'Private police force' demands state review
The city of Youngstown, like other urban centers in America battling crime, has become vulnerable to individuals who are taking the "cops and robbers" children's game to a new level. As a story on the front page of the Local Section of last Sunday's Vindicator reveals, the owner of Special Police Constables State of Ohio, Mahoning County Inc., touts himself as the head of a private police force that has full police powers anywhere in Ohio.
Such talk should send shivers down the spines of Youngstown residents. Imagine being stopped one night by an individual dressed in what appears to be a police uniform, complete with revolver and handcuffs, and being told to present your driver's license and registration and then being told to get out of your car. What do you do once you realize that the individual isn't a member of the Youngstown Police Department?
Full powers: Even though LaRoy C. Dock, who is certified as an armed security guard through the Ohio Peace Officer Training Commission, says that his company has agreed not to perform police duties in the city, he still insists that he can do anything in Youngstown that city police can do. He says state law gives his constables full police powers.
That's troubling, especially because Youngstown Police Chief Richard Lewis says Dock may be certified as an armed security guard, but he has no power to be a law enforcement officer.
"It's almost unbelievable," Lewis says. "You can't go and get some sort of incorporation and open up your own police force."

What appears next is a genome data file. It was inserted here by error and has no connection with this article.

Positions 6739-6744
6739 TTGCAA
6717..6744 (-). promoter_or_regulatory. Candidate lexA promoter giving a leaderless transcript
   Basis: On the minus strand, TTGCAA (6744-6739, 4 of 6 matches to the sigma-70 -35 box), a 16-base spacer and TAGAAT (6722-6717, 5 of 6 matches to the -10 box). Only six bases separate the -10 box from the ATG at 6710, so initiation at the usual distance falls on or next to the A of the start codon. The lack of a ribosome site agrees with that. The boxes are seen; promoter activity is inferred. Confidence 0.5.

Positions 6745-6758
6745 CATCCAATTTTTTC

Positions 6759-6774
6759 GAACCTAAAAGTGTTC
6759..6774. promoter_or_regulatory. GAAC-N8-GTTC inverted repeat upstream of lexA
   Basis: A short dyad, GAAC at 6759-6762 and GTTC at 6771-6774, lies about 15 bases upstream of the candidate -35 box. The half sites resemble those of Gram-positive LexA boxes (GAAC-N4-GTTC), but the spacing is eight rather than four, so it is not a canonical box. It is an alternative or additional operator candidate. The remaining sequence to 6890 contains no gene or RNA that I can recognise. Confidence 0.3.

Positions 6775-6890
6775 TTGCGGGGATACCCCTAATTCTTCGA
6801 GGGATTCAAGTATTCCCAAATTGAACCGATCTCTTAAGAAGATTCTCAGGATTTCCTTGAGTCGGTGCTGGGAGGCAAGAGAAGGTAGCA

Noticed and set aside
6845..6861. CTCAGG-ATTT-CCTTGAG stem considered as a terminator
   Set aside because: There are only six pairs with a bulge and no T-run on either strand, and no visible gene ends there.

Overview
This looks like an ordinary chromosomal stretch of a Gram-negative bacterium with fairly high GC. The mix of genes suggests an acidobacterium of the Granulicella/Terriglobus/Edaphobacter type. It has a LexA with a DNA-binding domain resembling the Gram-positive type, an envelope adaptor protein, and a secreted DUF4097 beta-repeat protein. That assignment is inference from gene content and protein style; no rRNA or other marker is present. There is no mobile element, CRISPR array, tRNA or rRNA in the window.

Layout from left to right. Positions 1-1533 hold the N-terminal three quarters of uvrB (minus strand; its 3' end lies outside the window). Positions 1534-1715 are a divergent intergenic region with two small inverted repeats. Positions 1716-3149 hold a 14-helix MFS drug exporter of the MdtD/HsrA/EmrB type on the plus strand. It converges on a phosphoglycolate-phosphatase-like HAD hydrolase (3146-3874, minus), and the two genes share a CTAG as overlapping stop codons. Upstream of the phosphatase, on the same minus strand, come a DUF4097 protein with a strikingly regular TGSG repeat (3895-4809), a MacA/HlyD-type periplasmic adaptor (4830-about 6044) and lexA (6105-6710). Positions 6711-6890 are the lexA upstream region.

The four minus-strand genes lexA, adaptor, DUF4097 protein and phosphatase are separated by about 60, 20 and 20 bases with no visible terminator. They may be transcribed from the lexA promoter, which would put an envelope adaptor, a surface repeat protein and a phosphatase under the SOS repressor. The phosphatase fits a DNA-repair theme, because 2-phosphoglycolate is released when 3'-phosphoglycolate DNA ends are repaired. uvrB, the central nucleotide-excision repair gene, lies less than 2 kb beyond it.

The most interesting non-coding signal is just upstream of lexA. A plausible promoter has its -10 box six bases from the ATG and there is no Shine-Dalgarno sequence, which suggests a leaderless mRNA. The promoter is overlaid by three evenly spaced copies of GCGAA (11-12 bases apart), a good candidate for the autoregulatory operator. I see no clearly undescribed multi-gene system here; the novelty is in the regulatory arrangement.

But Dock sees things differently: "We're just here to help make the community safe. We have nothing against the city or the Youngstown police. You can never have enough law enforcement and we have so much crime here."
It is this disagreement over what state law permits and does not permit that has us worried. Before some resident gets hurt through the actions of a constable, we think Ohio Attorney General Betty Montgomery should conduct a review of Special Police Constables State of Ohio, Mahoning County Inc. and also look at the relevant state statutes to determine whether there are any loopholes that permit individuals like Dock to call themselves members of a private police department.
If state law does provide for the existence of such security organizations, then we would urge the attorney general to work with the Ohio General Assembly in deleting those provisions. On the other hand, if Dock has misinterpreted the law and is, therefore, operating illegally, he should be put on notice immediately.
It is inconceivable that state legislators would permit private police forces to exist in Ohio and to be answerable to no one.